We did some sightseeing Sunday morning and had a rather noisy lunch at Restaurante Carmela. The food was excellent, but since it is a rather small space the noise level was close to unbearable and with all the waiters scurrying past to deliver the food it was difficult to focus on the food. We had eaten there before and thoroughly enjoyed the experience, but it was in November and it was not the height of the tourist season.

Sunday night we had the pleasure of seeing Vicente Amigo, a flamenco guitarist, in concert in the patio of the Palacio de Carlos V. Rather than pure flamenco, I would say that he is clearly part of the flamenco fusion movement. In addition to himself, his group consisted of a percussionist, a bass player, a singer and another guitar player. The group played for two hours without a break. They also played two encores, much to the delight of the audience. Getting back to the hotel we experienced the same problem as Saturday night.

Drained from the heat we decided that Monday we would take things easy. We found a nearby Galician restaurant for lunch and were satisfied with a bowl of salmorejo, a heartier version of gazpacho and a seafood platter featuring octopus, mussels, and clams.

At 4:00 we caught up with an old friend of mine, Amador Javier García Piñeiro. We met sometime in the 90’s in Madrid, but neither of us can remember the exact date. I think we first made contact via e-mail and then we caught up with each other in Madrid. He now lives in Valencia and in addition to his work with computers he is a co-founder of a non-profit that is building schools in Ghana and Uganda. He needed to be at work at 5:00, but we had a good long chat about a variety of things.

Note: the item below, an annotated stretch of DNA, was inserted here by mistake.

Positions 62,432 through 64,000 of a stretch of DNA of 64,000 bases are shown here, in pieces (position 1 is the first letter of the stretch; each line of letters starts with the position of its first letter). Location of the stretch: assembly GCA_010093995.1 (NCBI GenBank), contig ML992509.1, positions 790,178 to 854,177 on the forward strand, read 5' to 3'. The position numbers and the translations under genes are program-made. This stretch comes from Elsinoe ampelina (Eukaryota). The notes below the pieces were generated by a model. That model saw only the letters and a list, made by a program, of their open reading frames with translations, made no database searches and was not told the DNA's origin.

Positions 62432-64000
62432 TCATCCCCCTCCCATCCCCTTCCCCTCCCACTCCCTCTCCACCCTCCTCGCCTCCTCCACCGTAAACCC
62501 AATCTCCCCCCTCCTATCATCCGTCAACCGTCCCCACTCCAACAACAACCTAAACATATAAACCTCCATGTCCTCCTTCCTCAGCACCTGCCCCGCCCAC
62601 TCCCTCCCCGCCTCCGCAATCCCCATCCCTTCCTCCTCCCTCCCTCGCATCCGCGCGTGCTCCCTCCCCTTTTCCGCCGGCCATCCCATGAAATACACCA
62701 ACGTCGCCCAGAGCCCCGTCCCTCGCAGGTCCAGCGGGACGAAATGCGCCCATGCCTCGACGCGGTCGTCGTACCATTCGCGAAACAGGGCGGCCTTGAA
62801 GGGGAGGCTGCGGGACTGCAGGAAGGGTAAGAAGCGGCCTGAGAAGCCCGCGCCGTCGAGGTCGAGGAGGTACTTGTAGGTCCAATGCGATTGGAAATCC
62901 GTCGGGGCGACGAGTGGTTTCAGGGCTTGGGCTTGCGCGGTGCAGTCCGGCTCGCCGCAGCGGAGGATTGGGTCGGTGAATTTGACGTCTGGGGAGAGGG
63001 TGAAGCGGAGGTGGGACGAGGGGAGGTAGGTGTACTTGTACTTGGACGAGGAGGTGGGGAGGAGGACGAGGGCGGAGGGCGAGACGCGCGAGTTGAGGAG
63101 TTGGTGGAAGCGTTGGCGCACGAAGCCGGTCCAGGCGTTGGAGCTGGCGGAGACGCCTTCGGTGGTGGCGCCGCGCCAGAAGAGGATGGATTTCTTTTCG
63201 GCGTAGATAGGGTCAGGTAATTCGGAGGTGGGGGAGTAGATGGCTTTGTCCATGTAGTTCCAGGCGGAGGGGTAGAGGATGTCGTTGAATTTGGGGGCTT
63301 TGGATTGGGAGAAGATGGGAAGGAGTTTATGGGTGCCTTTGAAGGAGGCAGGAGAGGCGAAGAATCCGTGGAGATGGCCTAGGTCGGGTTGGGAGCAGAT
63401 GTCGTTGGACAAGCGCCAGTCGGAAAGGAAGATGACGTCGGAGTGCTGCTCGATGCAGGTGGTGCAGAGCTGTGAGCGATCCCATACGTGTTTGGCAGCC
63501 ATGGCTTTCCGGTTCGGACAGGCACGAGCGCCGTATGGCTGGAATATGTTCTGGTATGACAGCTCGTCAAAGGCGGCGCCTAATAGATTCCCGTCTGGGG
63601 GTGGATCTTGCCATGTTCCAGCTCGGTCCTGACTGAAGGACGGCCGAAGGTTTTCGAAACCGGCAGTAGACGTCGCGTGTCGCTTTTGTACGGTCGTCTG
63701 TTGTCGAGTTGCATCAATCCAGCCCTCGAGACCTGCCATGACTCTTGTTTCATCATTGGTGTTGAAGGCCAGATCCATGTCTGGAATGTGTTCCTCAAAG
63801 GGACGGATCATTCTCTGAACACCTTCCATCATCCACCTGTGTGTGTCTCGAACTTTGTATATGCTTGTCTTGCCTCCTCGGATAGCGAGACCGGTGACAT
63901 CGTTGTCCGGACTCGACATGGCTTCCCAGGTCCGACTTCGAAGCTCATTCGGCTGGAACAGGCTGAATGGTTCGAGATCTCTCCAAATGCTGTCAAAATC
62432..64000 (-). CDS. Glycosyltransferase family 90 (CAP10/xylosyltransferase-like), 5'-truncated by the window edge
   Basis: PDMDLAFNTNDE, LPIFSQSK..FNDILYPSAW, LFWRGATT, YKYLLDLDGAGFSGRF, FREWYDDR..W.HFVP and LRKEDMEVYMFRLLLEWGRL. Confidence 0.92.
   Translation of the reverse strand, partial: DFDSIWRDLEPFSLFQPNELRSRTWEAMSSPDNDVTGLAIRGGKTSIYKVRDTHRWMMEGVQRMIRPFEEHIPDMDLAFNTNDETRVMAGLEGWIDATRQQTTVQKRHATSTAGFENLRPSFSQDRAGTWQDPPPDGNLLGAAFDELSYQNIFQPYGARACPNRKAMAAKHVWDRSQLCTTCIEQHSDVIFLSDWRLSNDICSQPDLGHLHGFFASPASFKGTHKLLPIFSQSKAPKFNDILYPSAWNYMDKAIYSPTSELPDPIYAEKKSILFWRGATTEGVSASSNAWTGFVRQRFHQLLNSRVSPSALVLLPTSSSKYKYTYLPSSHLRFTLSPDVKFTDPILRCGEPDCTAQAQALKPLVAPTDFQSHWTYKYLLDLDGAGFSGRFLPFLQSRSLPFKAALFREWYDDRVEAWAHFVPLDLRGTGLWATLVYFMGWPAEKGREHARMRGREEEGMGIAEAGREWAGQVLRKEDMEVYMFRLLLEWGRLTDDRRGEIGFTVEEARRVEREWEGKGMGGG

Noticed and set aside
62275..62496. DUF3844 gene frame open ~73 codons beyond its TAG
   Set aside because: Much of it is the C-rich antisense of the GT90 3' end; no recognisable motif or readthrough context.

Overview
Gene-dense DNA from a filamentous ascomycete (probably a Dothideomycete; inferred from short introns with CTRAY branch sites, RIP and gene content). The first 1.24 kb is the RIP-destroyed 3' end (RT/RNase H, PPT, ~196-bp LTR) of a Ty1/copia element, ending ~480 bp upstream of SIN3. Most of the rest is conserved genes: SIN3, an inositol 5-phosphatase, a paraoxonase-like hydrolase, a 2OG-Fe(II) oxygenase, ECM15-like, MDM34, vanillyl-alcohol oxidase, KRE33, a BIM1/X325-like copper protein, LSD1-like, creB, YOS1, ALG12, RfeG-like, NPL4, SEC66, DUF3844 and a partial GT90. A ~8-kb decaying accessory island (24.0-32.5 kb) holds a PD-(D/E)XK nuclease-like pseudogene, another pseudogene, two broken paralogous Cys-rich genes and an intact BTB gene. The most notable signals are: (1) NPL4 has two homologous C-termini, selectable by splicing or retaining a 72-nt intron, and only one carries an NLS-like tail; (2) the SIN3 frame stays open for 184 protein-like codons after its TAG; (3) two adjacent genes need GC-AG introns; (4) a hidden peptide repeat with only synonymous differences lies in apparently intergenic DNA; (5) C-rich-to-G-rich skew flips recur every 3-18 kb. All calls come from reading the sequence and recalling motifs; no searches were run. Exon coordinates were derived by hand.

The impetus for visiting Granada was the fact that a good friend and fellow magician, Miguel Puga, was going to debut a new work entitled El Brujo Amor which is a rewording of Manuel de Falla’s El Amor Brujo. The title is appropriate since it is a tour of de Falla’s life using music and magic. There are seven projection screens used in the telling of the story and six musicians interpret the score. While rehearsing earlier in June, Miguel suffered a fracture to his right leg and as a result had to cancel all his appearances for two months. Since there was no performance Monday night we thought this would be the perfect time to visit with Miguel and Ana and at 8:15 that evening we rang their bell.

We spent a little more than four hours together talking about his new production and magic in general. We had a lengthy discussion about magic as an art form. It was an enlightening and enjoyable experience. We were back at the hotel at 12:30 and we did a little packing in preparation for our return to Valencia.

It took a bus, a train a plane and three taxis to get us back home. We left the hotel at 10:30 and we were back in our house at 9:00 PM. It is Thursday as I write this section and Susan’s brother, Saul, and family will arrive at 7:00 tonight to spend four days with us before they head south. Next Wednesday we board a plane for the States to help my niece celebrate her 50th birthday.